According to study, the overall quality of a child’s diet is better if it includes whole grains. Wholegrain intake has consistently shown a lower risk of obesity. Not only that, but whole grains are digested slower, making blood sugars rise gradually and result in longer-lasting energy.
What is the difference between whole grains and refined grains?
A whole grain food contains every part of the grain, including the outer layers, bran and germ. Refined grains, however, are milled, removing the bran and germ, causing a loss in dietary fibre and protein, along with at least 17 key nutrients.
The nutritional benefits of whole grains for kids:
- Dietary fibre helps tummies to function properly and reduces constipation. It may also play a role in weight control and appetite. Aim for at least 3g fibre per serving.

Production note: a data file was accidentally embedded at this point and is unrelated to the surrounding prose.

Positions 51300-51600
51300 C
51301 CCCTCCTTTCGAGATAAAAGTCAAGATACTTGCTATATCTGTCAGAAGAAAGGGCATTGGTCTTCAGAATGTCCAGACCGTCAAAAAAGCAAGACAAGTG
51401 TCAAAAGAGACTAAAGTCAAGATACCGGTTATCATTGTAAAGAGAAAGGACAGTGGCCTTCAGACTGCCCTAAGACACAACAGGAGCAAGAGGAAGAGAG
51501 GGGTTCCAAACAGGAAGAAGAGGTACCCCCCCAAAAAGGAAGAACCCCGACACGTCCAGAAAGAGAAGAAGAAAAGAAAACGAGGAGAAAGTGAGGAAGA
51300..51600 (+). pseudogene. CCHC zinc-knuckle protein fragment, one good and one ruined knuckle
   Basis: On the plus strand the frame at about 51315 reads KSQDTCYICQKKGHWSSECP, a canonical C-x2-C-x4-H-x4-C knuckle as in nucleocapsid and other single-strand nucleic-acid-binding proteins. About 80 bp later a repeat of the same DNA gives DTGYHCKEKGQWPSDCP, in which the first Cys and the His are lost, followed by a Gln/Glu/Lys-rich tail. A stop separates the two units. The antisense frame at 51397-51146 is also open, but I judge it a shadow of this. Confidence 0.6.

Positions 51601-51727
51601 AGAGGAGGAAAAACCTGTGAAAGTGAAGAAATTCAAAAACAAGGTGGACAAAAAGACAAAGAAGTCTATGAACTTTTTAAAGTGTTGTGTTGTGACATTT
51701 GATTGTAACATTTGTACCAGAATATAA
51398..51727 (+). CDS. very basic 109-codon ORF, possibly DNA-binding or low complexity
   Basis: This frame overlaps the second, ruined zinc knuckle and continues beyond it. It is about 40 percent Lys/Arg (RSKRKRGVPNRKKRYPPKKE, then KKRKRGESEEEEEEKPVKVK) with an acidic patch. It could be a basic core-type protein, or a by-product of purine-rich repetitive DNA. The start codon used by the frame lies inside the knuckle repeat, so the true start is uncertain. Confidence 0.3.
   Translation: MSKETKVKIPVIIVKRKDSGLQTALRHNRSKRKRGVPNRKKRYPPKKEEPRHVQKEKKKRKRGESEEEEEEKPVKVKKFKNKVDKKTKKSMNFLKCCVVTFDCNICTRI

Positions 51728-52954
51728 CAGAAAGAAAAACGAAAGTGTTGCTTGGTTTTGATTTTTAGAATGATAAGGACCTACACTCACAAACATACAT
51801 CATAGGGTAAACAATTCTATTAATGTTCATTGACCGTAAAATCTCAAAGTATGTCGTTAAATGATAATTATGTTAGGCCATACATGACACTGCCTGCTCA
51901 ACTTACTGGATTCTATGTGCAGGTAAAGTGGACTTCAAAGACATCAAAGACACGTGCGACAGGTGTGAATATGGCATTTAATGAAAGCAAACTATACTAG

- B vitamins are essential for a healthy nervous system. Your child’s body needs vitamins B1, B2 and B3 to convert and produce energy from fats and carbohydrates.
- Whole grains contain minerals like zinc, iron and magnesium. Iron helps transport oxygen in the blood, zinc helps boost immunity, while magnesium builds strong bones and releases energy from muscles.
How many servings of whole grains should my child eat every day?
Experts recommend at least three servings of whole grains daily. Examples of foods include whole oats, rye, barley, wholegrain crispbreads such as Ryvita and brown rice.